More charges could be added to the 329-count indictment against alleged Cleveland kidnapper Ariel Castro, who appeared in court today for a brief pre-trial hearing.
"We are presenting additional evidence to the grand jury next week and week after. We expect that we are going to request further indictments," Cuyahoga County Prosecutor Timothy McGinty said today.
A tentative Aug. 4 trial date was set today for Castro, who was indicted earlier this month for allegedly kidnapping Gina DeJesus, Amanda Berry and Michelle Knight and imprisoning them, sometimes restrained by chains, in his Cleveland home.
The former school bus driver is also accused of the aggravated murder of a fetus for allegedly forcibly causing an abortion in one of his victims that he is accused of impregnating, a charge that could potentially carry the death penalty.
The 52-year-old walked into Cuyahoga County Common Pleas Court today in shackles, with his head hung low, and answered "yes" and "no" to the judge's questions before another pre-trial hearing was set for June 26.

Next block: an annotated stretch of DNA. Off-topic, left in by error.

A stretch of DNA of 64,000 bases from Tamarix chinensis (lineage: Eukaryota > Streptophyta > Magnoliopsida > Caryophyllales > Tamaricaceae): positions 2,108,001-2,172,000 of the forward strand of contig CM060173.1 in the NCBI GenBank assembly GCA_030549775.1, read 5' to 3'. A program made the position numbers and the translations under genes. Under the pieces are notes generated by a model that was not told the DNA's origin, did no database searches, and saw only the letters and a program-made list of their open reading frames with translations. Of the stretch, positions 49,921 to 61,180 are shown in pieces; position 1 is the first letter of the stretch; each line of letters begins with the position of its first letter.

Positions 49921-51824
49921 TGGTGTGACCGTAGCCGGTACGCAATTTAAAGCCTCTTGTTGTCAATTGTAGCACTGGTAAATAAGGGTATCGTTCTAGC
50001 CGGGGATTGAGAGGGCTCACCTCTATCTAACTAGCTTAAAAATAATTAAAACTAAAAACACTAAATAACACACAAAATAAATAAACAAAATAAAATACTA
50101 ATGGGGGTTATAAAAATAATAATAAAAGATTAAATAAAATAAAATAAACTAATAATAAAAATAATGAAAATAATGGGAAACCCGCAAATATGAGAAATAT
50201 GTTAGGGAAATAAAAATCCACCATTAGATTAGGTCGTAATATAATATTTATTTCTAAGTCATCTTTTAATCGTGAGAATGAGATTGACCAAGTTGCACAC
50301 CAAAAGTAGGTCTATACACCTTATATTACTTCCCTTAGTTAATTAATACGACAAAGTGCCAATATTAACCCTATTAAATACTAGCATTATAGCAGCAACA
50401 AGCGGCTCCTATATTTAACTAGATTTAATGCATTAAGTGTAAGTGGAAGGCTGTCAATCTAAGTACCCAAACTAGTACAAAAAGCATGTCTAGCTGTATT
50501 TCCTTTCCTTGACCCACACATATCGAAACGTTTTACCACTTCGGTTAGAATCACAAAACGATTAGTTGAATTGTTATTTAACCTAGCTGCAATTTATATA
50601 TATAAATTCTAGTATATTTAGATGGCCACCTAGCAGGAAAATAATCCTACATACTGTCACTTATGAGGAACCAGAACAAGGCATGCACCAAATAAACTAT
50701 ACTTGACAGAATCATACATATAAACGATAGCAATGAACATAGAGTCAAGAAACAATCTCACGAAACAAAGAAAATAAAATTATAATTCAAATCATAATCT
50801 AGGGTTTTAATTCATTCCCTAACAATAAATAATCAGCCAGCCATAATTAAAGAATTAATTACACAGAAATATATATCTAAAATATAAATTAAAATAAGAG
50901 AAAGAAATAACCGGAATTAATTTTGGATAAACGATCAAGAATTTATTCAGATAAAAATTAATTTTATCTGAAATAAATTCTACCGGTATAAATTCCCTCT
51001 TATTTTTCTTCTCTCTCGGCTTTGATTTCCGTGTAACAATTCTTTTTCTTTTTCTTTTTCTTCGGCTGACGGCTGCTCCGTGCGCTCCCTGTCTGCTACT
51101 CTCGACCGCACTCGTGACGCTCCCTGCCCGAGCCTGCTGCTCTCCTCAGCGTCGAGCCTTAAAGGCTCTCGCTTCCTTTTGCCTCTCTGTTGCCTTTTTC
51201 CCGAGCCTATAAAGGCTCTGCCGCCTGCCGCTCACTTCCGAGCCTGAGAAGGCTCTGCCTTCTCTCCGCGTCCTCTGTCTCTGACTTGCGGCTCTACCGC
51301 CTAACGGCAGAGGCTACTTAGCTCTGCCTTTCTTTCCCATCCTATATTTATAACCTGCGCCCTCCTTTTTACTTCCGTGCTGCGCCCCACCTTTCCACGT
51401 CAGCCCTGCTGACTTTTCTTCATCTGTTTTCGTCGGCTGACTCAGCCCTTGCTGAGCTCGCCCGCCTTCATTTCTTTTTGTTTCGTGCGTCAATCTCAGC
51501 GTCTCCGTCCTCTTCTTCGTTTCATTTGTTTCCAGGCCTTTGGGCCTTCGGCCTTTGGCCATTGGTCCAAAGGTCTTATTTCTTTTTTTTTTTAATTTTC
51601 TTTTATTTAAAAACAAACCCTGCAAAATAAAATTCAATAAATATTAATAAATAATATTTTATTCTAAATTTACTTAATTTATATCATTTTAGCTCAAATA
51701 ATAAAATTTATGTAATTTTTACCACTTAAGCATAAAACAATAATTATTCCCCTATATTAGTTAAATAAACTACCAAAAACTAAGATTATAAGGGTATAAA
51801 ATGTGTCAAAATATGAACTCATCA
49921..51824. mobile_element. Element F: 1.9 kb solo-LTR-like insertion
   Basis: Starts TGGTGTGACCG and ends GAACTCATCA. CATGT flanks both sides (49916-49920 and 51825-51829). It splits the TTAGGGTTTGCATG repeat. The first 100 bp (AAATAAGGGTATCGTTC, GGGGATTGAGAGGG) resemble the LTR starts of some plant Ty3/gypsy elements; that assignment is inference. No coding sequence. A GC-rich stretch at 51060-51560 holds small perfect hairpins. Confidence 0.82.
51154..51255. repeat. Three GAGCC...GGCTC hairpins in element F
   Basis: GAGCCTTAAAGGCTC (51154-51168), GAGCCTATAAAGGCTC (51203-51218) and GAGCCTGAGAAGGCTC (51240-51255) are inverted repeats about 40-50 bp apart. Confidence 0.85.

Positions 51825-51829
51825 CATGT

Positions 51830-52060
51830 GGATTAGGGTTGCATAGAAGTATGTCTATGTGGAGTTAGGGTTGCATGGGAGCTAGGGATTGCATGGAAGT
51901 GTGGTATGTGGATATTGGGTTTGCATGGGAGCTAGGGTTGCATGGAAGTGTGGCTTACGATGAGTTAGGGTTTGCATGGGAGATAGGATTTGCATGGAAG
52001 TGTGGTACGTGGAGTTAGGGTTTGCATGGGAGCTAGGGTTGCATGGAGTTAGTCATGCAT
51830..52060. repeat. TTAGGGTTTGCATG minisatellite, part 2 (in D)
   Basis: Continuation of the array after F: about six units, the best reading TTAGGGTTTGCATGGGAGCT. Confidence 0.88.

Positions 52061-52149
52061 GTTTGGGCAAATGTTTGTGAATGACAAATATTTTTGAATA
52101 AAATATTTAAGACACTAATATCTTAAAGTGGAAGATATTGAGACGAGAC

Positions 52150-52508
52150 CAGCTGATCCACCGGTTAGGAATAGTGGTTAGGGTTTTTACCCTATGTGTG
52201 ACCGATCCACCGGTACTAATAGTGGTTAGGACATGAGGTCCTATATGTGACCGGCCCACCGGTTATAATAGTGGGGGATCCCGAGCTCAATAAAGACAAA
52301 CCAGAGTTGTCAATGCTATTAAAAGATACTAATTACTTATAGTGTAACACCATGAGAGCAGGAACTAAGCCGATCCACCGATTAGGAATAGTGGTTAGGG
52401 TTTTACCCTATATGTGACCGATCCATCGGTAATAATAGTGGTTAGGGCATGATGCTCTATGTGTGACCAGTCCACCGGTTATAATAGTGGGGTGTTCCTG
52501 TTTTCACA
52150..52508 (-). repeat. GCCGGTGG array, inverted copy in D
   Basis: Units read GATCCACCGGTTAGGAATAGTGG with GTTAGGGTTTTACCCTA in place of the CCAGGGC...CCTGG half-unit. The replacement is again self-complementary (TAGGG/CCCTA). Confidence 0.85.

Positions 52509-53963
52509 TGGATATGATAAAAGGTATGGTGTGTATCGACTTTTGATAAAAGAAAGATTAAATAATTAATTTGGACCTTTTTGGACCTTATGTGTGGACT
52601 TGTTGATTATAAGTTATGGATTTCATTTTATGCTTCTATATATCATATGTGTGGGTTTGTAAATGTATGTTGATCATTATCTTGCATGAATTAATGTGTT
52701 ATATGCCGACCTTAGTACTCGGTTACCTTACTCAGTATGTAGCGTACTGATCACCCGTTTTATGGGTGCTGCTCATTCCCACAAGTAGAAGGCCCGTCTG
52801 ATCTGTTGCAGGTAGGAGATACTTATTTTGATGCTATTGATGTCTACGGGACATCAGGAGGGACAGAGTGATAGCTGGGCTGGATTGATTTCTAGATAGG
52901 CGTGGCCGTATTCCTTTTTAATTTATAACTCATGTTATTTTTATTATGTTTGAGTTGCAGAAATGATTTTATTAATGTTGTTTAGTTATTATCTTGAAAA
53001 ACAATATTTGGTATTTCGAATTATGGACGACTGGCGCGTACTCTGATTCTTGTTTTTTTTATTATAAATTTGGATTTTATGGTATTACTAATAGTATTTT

Castro's defense attorney, Craig Weintraub, said at a news conference last week that he hoped the two sides could work "towards a resolution to avoid a trial" and to avoid the death penalty for Castro. He called on prosecutors to drop the aggravated murder charge.
"Mr. Castro currently faces hundreds of years in prison with the current charges," Weintraub said, according to the AP. "It is our hope that we can continue to work toward a resolution to avoid having an unnecessary trial about aggravated murder and the death penalty."
Castro is accused of kidnapping Berry, DeJesus and Knight, imprisoning them in his home and repeatedly raping them. He has pleaded not guilty.
The women were freed on May 6 when Berry, who delivered Castro's baby while in captivity, cried out for help from behind a closed screen door, getting the attention of neighbors.
"Help me. I'm Amanda Berry. I've been kidnapped, and I've been missing for 10 years, and I'm, I'm here, I'm free now," she told a 911 dispatcher, as she escaped the home with her daughter, who is now 6 years old.
Since their rescue, the women have remained out of the public eye.
"We understand the legal process needs to run its course," lawyer James Wooley said on behalf of the three women. "We are hopeful for a just and prompt resolution. We have great faith in the prosecutor's office and the court."
ABC News' Russell Goldman contributed reporting.